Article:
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EDITIONS
Tuesday, 23 July, 2002, 10:59 GMT 11:59 UK
Liberal to head Church of England
Dr Rowan Williams, Archbishop of Wales
Dr Rowan Williams is outspoken and controversial
A liberal and often controversial bishop has been chosen as the next Archbishop of Canterbury, religious leader for 70 million Anglicans worldwide.

The Archbishop of Wales, Rowan Williams, has been confirmed as the successor to Dr George Carey in the Church of England's top post.

Prime Minister Tony Blair chose Dr Williams from a shortlist of two names, put forward by the Church after months of debate.

Dr Williams said he approached the job with a sense of awe but hoped to give the Church a renewed confidence in the 21st century.

"If there's one thing I long for above all else, it's that the years to come may see Christianity in this country able again to capture the imagination of our culture, to draw the strongest energies of our thinking and feeling," he said.

Paying tribute to his predecessor, he said Dr Carey had provided a "fine model of listening and interpreting", shaping the position as a "ministry of reconciliation and mission".

Dr Carey, who is currently in the United States, said Dr Williams had "great abilities" and he greeted his appointment "with joy".


Cardinal Cormac Murphy-O'Connor, head of the Catholic church in England and Wales, welcomed the appointment of Dr Williams in what he called "challenging times" for Christian leaders.


The Church is in for an exciting ride with someone who is... open and engaged with contemporary issues

Synod member Christina Rees

"As a theologian of distinction, a man of deep spirituality and a gifted communicator he will, I have no doubt, prove to be a force for great good in this country and throughout the Christian world," he said.

The Prime Minister's spokesman said Dr Williams had been chosen because of his "wisdom, intellectual stature and deep spirituality".

Some Anglicans have warned that Dr Williams' appointment could split the Church, with many conservatives strongly against some of his views - in particular on the ordination of women and gay priests.

Frank Knaggs, a member of the conservative evangelical group in the church's synod, told BBC Radio 4's Today programme: "We do have problems with his radical agenda.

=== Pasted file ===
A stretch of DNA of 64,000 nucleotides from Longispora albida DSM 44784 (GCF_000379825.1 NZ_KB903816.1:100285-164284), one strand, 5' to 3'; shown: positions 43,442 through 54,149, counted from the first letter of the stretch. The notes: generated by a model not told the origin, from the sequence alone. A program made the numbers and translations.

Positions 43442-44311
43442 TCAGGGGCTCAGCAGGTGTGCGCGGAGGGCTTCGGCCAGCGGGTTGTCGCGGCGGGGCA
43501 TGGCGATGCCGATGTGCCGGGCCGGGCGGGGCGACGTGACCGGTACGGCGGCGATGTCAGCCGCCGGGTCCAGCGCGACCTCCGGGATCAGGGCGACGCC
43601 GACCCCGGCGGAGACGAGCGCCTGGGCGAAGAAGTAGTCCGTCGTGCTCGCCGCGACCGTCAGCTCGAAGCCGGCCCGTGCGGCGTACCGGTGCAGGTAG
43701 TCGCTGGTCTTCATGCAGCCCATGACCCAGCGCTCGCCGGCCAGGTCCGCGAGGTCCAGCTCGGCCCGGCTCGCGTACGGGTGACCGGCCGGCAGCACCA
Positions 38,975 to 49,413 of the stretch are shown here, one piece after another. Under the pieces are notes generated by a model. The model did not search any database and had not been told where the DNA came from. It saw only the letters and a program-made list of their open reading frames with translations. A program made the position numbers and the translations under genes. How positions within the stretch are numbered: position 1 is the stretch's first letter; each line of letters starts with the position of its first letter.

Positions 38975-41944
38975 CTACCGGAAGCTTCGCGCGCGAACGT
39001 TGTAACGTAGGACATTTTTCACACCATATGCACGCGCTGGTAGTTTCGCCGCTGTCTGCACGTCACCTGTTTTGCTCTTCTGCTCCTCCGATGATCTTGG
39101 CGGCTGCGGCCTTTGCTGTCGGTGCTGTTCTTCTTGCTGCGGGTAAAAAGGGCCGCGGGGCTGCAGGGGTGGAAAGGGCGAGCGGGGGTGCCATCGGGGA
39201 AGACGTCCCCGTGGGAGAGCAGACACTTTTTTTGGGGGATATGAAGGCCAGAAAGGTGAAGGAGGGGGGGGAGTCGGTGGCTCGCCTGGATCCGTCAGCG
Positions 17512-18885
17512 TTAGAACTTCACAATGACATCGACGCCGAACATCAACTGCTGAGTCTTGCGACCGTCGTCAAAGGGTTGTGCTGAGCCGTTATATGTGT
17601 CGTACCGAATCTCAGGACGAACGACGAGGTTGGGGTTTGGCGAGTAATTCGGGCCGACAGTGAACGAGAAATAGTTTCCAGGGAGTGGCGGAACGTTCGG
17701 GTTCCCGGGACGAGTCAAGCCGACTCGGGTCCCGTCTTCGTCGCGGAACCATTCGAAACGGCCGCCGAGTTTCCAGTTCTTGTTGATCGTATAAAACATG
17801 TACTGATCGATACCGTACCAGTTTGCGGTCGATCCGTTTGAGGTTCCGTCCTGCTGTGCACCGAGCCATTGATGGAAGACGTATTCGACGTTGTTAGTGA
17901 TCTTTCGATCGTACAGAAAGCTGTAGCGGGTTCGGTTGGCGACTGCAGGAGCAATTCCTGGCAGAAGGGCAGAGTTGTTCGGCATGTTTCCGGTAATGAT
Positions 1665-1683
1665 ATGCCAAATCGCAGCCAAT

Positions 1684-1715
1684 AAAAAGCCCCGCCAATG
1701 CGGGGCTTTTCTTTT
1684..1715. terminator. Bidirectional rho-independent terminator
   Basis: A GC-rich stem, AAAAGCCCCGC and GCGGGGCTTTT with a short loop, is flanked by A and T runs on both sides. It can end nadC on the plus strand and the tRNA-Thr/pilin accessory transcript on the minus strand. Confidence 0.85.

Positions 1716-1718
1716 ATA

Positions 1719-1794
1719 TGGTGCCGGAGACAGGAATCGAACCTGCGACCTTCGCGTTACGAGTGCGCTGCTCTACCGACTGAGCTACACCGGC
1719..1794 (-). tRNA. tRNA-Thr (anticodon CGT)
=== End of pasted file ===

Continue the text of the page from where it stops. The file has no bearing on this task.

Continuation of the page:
"We would like him to clarify some of these issues, so we are arranging an early meeting hopefully to clarify some of these fundamental concerns."

Christina Rees, a synod member and former member of the Archbishop's council, told Today Dr Williams could prove a great unifier for the Church.

"He's got one of the finest theological minds, he's already been shown to be a tremendous unifying force for the Church in Wales... and he prefers to lead by consensus rather than diktat.

"I believe the Church is in for an exciting ride with someone who is not defensive, and who is open and engaged with contemporary issues of today."

Dr George Carey
Dr George Carey stands down in October
Dr Williams, 52, has backed the separation of church and state in England.

In other controversial stances he has also been critical of the war on terrorism in Afghanistan, and earlier this month signed a letter condemning proposed American action in Iraq.

In a book republished in the Times on Tuesday, he tackled schooling and the "corruption and premature sexualisation of young children" in a consumerist society.

Dr Carey is due to retire in October after 11 years and Dr Williams will become the 104th Archbishop of Canterbury.

Dr Williams, who is married with two children, is the first Archbishop of Canterbury to have been chosen from outside the Church of England in modern times.

 WATCH/LISTEN
 ON THIS STORY
The BBC's Robert Pigott
"He inherits a church whose numbers and money have melted away over the last decade"
Dr Rowan Williams
"It is something of a shock to find myself here"

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13 Jul 02 | Politics
20 Jan 02 | Politics
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